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16 February 2010

Journal Entry: Poignant Childhood Memories

Paula A. Tomey-Allen

I was looking up the word "poignant" for spelling and noticed one of the definitions referred to "profoundly moving; touching". It moved me to thinking about childhood memories and which ones I would call "poignant"?

One that comes to mind is how my siblings and I witnessed the love between our father and mother in one way that we share often.

When our father would want to speak to our mother in a hushed, private tone, he would kneel down beside her as she sat in her "Queen Anne" chair reading the paper and whisper in her listening ear of his desires or thoughts. It was a very private moment, but shared with us to learn that he thought of her as his queen and he was not beneath kneeling at her humble throne.

Our mother passed in 1988, and our father nursed by her bedside and continued to whisper to her waiting ears sweet, humble, poignant thoughts. He has since moved away from Nauvoo, Illinois where they had lived, but in a recent year, he came back to visit and went to the quiet and pristine cemetery where she lay in rest.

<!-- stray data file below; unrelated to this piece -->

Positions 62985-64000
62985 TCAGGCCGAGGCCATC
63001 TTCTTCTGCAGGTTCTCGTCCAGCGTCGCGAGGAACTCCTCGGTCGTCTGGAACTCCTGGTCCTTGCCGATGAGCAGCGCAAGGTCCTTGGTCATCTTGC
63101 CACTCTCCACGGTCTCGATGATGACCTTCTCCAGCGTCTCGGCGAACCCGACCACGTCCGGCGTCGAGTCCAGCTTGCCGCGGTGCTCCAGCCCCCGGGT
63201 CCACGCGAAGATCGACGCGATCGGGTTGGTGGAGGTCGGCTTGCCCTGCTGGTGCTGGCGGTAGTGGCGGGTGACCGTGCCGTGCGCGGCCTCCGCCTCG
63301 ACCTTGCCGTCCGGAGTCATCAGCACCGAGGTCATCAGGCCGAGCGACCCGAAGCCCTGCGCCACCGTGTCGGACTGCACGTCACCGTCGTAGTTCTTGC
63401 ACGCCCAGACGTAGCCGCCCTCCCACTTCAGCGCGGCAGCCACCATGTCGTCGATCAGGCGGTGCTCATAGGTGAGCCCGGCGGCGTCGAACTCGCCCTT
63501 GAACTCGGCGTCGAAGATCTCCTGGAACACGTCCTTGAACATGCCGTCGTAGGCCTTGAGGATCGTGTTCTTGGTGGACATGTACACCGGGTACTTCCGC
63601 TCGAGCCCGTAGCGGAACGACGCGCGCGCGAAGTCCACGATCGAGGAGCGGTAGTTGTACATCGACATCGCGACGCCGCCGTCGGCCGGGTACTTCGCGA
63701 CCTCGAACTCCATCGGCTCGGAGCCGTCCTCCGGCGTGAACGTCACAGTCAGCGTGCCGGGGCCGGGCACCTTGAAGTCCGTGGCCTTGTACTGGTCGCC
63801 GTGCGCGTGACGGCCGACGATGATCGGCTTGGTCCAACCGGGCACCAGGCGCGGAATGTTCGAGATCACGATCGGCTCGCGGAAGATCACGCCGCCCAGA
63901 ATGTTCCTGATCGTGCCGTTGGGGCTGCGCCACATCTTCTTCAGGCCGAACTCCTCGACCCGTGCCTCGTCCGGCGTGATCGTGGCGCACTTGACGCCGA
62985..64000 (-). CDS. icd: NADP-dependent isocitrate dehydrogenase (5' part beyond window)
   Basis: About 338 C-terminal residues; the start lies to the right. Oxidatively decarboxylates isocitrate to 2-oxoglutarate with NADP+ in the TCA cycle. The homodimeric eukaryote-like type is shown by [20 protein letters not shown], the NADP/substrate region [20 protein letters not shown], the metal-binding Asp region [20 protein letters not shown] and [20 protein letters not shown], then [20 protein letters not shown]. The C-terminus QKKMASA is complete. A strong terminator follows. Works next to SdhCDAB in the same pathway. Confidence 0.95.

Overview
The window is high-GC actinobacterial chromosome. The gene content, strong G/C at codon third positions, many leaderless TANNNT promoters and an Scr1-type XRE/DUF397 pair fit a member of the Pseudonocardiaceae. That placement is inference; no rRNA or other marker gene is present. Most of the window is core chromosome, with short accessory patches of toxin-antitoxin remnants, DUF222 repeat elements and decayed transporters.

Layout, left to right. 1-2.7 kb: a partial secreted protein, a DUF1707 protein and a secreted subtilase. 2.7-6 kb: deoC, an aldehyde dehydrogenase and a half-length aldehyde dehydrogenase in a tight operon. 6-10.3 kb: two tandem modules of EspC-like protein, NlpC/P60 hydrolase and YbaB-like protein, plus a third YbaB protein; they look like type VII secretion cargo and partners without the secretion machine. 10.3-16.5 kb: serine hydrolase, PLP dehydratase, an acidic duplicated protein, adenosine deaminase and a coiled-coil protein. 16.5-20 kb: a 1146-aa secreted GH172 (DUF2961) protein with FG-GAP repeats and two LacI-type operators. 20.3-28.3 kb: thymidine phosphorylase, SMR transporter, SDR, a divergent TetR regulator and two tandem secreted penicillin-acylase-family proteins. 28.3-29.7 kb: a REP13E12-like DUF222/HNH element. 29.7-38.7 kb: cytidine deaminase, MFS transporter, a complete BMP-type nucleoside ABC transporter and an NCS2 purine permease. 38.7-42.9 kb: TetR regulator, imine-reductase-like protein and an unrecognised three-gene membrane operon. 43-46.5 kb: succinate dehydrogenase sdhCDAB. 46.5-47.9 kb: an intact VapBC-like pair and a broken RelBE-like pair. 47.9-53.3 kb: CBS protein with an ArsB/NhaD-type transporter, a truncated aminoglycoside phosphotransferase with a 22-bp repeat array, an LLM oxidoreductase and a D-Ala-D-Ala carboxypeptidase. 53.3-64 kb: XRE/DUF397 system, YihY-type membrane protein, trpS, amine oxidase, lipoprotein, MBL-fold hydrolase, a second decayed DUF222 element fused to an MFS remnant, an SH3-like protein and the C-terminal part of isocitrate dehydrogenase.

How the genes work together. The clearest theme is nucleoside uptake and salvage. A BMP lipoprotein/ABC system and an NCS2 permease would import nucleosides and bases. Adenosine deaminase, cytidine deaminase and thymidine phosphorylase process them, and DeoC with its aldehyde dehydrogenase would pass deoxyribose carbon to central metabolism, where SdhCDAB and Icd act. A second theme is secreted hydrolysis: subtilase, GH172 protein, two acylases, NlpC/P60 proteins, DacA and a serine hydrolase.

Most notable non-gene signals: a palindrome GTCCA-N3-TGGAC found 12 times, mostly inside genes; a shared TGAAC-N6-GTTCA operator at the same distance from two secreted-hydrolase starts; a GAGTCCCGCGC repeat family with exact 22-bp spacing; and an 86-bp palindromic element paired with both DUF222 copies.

There, he once again, on older and weaker, bent knees, knelt at her grave and spoke to her in hushed tones that only the two of them could hear. And once again, we learned about the love that is eternal between a husband and a wife and not only until "death do us part". 

On a personal note: Writing our family history should include treasured memories and inspiring moments. It should be more than a tree and a list of ancestors. It should tell of fathers and mothers teaching by example and children who carried on the lessons to future generations.

Behold, I will send you Elijah the prophet before the coming of the great and dreadful day of the Lord: And he shall turn the heart of the fathers to the children, and the heart of the children to their fathers... Malachi 4:5-6
1959, Wright Patterson Air Force Base, Ohio

1 comment:

  1. Thanks a lot for the many tissue moment...we were blessed for the example set before us.